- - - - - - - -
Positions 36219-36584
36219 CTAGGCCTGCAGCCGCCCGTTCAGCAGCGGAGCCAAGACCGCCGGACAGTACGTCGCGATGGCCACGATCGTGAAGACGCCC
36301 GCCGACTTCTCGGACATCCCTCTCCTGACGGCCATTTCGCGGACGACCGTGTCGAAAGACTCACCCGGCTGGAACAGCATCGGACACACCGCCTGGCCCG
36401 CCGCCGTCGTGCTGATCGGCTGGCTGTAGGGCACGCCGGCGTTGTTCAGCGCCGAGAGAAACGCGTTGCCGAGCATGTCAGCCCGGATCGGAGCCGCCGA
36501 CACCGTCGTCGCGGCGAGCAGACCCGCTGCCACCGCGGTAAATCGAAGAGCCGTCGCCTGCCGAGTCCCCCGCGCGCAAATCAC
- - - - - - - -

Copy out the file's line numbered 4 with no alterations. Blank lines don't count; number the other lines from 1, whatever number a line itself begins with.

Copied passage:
36401 CCGCCGTCGTGCTGATCGGCTGGCTGTAGGGCACGCCGGCGTTGTTCAGCGCCGAGAGAAACGCGTTGCCGAGCATGTCAGCCCGGATCGGAGCCGCCGA